By Li-At Rathbun | Writing and Communication Track Manager If you are looking to Gain the Edge at the Summit by improving your writing and editing, here are a few sessions to consider in the Writing and Communication track:
- What if attending Summit 2017 could save your company thousands of dollars? If your company translates its documents, what you learn from Adam Jones’s session might do just that! In Avoiding the $36 Comma: Clever Editing Strategies Can Reduce Translation Costs, the COO of a localization-services company explains some secrets of localization pricing and shares concrete tips for reducing your translation costs.
- As an editor, what happens when your writers don’t speak English as their first language? That’s the question Jessica McCaughey addresses in her session, Edits as ESL Teaching: Working with Multi-lingual Writers. When editors understand how language learning really happens, they can use the editing process to help multi-lingual writers substantially improve as communicators—beyond just completing the writing projects. This workshop provides practical techniques for helping multi-lingual writers improve their writing skills through an editing process that focuses on what you and your company truly value in writing.
- One woman’s personal nightmare with battling cancer—and her attempts to understand the technical concepts and terminology told to her for her medical diagnosis and treatment options—led to Learning Styles and the Cancer Experience. Debbie Kerr, a 5-year breast cancer survivor and 30-year technical communicator, combines her insights as a cancer patient with existing research on learning styles to offer options for how we can more effectively communicate medical information to patients. While this session focuses on cancer and medical information, it can help any technical communicator who struggles with delivering information to an audience that isn’t clearly defined and is made up of people with various learning styles.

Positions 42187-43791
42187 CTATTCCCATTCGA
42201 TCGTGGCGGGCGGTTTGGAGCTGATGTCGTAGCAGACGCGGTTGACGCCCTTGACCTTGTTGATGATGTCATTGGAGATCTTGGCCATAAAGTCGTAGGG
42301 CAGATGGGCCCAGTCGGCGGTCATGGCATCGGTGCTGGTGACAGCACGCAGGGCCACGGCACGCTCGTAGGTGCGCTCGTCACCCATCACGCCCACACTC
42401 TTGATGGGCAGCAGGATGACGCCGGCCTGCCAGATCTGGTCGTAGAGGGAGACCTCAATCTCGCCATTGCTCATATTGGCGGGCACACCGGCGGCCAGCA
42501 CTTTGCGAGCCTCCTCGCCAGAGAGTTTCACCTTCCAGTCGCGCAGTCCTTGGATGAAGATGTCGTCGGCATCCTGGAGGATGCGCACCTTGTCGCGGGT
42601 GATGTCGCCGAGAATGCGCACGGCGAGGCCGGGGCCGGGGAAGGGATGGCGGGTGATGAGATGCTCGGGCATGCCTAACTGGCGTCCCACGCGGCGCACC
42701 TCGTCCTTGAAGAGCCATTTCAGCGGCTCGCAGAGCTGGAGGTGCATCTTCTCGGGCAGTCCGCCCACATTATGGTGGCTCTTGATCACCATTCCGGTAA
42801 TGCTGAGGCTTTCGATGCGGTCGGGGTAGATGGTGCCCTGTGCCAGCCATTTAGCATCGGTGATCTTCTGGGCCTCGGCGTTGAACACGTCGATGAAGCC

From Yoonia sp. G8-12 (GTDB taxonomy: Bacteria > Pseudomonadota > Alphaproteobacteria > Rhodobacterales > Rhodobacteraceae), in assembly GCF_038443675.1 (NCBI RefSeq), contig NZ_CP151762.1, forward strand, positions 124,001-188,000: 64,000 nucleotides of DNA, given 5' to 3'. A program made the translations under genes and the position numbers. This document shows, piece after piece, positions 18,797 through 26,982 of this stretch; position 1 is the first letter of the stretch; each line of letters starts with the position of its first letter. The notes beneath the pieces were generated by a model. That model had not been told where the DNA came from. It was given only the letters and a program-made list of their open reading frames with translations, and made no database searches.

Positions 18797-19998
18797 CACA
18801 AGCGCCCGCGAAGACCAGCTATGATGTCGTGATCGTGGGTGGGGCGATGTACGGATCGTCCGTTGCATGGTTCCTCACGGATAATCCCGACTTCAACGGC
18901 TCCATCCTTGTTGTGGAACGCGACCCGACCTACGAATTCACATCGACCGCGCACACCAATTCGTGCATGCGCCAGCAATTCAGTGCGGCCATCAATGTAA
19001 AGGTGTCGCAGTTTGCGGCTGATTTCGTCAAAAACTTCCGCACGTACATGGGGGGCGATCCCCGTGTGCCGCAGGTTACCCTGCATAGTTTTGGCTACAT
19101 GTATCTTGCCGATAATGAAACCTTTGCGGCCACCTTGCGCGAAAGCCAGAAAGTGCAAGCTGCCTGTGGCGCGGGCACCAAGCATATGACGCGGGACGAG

- The technical editing field is changing rapidly. So say Dr. Laura Palmer and Dr. Susan Lang, and I doubt anyone contradicts them. For many editors, it’s no longer only about using proofreader marks to edit text by hand. At Summit 2015, Drs. Palmer and Lang discussed some of the challenges and opportunities facing those who train and those who hire editors. Whether you attended that session or not, you’ll want to attend the sequel—Technical Editing for the 21st Century: Reconsidering Competencies in Academic Offerings. It further illuminates issues that academics face in training future editors, and it explores how companies can best incorporate into their work environment and products the new competencies that recently graduated editors possess.
- According to Becky Todd, you can create excellent documentation through crowd-sourcing. Wait; what?! Crowd-sourced documentation—where developers, product managers, and other non-technical communicators contribute content—is becoming more and more common. In her Engineering Content Champions presentation, Becky Todd lays out the rules for success and explains how this culture shift can result in enriched end-user documentation.